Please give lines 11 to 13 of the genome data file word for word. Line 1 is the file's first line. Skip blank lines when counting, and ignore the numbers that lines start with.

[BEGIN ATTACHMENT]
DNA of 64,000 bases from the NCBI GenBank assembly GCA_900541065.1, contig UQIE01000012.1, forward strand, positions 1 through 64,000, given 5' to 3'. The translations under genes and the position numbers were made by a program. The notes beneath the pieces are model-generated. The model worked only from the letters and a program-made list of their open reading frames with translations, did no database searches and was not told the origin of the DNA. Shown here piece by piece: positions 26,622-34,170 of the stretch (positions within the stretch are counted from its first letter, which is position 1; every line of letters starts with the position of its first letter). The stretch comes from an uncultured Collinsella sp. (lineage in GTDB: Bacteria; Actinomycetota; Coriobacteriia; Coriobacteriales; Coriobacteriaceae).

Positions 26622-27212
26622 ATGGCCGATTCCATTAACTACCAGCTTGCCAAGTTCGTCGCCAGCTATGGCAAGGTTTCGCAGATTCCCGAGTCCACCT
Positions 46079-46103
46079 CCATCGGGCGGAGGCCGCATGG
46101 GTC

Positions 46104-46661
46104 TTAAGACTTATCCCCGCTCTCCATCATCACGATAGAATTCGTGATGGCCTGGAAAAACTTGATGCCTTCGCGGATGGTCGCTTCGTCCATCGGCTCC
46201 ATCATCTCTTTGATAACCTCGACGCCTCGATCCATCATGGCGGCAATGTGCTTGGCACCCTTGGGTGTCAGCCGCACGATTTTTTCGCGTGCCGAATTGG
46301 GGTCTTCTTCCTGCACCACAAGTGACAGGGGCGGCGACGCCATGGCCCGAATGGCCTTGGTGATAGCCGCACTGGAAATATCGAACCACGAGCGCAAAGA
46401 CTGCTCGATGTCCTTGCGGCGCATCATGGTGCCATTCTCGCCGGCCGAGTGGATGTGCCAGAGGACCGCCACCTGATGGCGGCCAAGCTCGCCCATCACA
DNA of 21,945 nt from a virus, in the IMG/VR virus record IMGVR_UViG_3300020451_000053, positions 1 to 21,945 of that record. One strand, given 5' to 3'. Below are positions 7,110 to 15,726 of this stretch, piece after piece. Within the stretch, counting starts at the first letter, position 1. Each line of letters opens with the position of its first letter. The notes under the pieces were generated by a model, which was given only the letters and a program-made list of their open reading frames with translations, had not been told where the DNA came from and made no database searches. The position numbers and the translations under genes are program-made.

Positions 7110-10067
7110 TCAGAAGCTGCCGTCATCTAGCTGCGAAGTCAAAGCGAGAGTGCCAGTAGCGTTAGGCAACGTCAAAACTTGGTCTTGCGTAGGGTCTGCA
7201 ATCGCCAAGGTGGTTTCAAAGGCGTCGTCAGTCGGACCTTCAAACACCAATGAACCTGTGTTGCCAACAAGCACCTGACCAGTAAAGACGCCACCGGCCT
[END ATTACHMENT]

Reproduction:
46401 CTGCTCGATGTCCTTGCGGCGCATCATGGTGCCATTCTCGCCGGCCGAGTGGATGTGCCAGAGGACCGCCACCTGATGGCGGCCAAGCTCGCCCATCACA
DNA of 21,945 nt from a virus, in the IMG/VR virus record IMGVR_UViG_3300020451_000053, positions 1 to 21,945 of that record. One strand, given 5' to 3'. Below are positions 7,110 to 15,726 of this stretch, piece after piece. Within the stretch, counting starts at the first letter, position 1. Each line of letters opens with the position of its first letter. The notes under the pieces were generated by a model, which was given only the letters and a program-made list of their open reading frames with translations, had not been told where the DNA came from and made no database searches. The position numbers and the translations under genes are program-made.

Positions 7110-10067